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30 Days of Rust - Day 16

Evening all,
Today was a hectic one. I'm jetting off for my first summer(ish) vacation next week so I have to clean up a few dangling ends at work. Today's post will focus on Rust's ownership concept and its rules. We'll also look at String again and tie that in with ownership.

Yesterday's questions answered

  • By assigning something a 'static lifetime value, you tell rust that the value should live for the entirety of program's duration.

Today's open questions

  • Do Rust's reference rules apply to slices?

Primitive types as binary code

The Rust book introduces its topic of ownership through the lens of a computer's available memory, which is split between a compile-time stack and a runtime heap. Non-primitive data types stored on the heap get allocated at runtime, but the pointers to the heap are added to the stack at compile-time.

What I find conceptually interesting, however, is how primitive types (e.g. string or boolean literals, i32 or f64) as well as other things (functions, structs) on the stack are baked into the binary produced by the Rust compiler. In this sense they are just slices in your binary!

Move variable, get out the way

So managing the stack and heap is not something novel to Rust. However, it's approach to managing data on the heap is novel and is what I've been referring to as ownership. In an earlier blog post I summarised the 3 holy rules of the ownership.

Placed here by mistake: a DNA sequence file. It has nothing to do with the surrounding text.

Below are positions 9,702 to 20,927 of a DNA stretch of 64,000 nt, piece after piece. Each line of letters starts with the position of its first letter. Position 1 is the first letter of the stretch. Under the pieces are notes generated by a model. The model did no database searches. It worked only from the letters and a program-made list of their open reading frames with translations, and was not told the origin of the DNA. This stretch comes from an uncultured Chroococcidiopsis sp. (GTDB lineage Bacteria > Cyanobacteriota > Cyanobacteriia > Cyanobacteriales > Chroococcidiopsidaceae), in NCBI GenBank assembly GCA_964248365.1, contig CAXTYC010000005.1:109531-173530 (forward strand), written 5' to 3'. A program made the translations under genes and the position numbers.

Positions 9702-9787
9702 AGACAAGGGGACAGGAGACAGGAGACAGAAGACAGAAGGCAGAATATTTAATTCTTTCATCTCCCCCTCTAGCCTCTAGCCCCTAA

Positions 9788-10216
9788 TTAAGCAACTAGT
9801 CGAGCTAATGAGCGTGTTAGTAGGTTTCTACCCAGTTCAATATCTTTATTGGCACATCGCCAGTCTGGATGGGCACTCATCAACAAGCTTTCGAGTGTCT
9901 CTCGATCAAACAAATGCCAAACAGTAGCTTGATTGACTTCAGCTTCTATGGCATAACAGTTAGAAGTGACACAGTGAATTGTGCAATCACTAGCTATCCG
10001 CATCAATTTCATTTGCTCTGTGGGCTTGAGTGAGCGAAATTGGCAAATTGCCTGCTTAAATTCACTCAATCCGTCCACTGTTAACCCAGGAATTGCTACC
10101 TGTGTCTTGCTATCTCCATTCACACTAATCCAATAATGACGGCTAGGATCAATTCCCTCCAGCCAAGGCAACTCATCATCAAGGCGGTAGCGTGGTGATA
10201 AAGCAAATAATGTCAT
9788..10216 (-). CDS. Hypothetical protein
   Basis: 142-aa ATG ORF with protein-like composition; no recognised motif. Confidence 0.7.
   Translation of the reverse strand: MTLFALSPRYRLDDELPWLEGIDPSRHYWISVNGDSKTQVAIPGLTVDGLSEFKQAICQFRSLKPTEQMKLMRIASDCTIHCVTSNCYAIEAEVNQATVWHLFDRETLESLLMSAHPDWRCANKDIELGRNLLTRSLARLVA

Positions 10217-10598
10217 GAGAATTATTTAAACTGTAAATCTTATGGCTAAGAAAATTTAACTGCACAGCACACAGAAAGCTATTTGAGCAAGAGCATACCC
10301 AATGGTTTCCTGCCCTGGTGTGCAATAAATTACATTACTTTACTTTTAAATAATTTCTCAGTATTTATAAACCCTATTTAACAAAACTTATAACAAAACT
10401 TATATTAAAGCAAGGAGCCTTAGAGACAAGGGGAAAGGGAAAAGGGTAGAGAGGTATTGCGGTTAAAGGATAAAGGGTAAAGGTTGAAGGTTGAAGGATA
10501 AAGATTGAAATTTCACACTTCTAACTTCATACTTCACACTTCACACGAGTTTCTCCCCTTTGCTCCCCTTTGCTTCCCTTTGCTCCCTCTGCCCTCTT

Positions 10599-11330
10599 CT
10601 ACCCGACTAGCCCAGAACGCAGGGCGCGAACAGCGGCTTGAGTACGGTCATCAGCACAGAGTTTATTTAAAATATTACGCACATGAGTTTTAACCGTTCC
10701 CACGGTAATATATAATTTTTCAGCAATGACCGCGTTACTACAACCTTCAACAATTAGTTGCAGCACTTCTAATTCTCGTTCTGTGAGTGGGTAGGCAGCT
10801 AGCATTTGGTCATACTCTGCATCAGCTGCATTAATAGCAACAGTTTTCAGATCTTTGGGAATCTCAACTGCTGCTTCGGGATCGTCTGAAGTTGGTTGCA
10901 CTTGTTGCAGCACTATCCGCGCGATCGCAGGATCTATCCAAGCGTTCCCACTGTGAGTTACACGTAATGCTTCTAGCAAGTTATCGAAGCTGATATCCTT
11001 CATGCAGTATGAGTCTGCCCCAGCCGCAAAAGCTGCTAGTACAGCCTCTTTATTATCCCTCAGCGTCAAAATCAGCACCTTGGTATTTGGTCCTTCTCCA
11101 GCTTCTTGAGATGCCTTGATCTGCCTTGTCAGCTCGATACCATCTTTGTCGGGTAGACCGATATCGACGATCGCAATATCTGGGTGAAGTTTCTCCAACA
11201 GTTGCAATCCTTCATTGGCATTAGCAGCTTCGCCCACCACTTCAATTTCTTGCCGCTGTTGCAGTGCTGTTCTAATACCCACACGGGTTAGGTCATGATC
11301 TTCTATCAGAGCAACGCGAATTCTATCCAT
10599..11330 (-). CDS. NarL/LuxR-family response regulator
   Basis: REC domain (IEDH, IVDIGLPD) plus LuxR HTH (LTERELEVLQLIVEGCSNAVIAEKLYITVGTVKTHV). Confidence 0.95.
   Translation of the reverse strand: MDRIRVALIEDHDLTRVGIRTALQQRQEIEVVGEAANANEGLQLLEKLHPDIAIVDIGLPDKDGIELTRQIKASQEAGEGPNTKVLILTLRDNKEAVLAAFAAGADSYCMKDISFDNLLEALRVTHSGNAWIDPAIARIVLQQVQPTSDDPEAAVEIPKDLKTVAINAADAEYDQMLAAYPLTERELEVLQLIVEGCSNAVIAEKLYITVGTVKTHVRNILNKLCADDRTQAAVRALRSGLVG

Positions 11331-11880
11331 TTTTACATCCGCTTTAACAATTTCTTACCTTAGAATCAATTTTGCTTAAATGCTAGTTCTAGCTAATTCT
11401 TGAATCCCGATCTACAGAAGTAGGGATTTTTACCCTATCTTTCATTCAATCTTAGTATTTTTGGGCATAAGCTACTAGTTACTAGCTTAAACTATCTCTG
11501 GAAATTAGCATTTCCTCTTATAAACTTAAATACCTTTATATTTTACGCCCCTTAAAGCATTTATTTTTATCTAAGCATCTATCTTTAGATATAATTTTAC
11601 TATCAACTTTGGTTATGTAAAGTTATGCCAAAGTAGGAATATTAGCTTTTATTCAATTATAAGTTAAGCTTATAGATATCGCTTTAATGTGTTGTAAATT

Rule number two states that a value on the heap can only have one owner at a time. When we bind an existing value to a new variable, we actually moving it into a new owner. In Python, this is somewhat related to the concept of mutability and the differentiation between pass-by-value and pass-by-reference. The key difference is that Rust will drop the old variable whenever you move it into a new reference. To copy value you'd have to call clone on it before hand.

Remember this behaviour only concerns values on the heap. Stuff on the stack can be copied easily, no questions asked.

Gimme a reference

Another way to move a value is to pass it into another scope (typically using a function). This may seem reasonable at first glance, but you quickly realise that as soon as you want to return something merely derived from a function's arguments, you end up with very messy code. Compare these two functions:

fn calculate_length_owned(s: String) -> (String, usize) {
    let length = s.len();
    (s, length)

fn calculate_length_borrowed(s: &String) -> usize {
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The Rust solution here is to create a reference to the value. This means that the value can be borrowed via its reference. If the value and its reference are declared mutable, changes to borrowed values can be made too.

References carry their own set of rules. These can be summarised as follows:

  • A value can have any number of immutable references
  • But a value may only have one active mutable reference at any given point
  • And whenever there is an active mutable reference, there cannot be any immutable references
  • Attempts to leave dangling references will leave you at odds with the compiler!

You can take a moment to think about the kind of side-effects (think, also, race conditions) which effectively become impossible with these rules enforced by the compiler.

Slices as view

Both strings and arrays can be sliced in Rust. The syntax is very similar to Python, though the colon is replaced by two dots: &my_string[0..10]. The view a slice gives on either a String or string literal is bound to the value. Thus, mutating the value will affect the slice.

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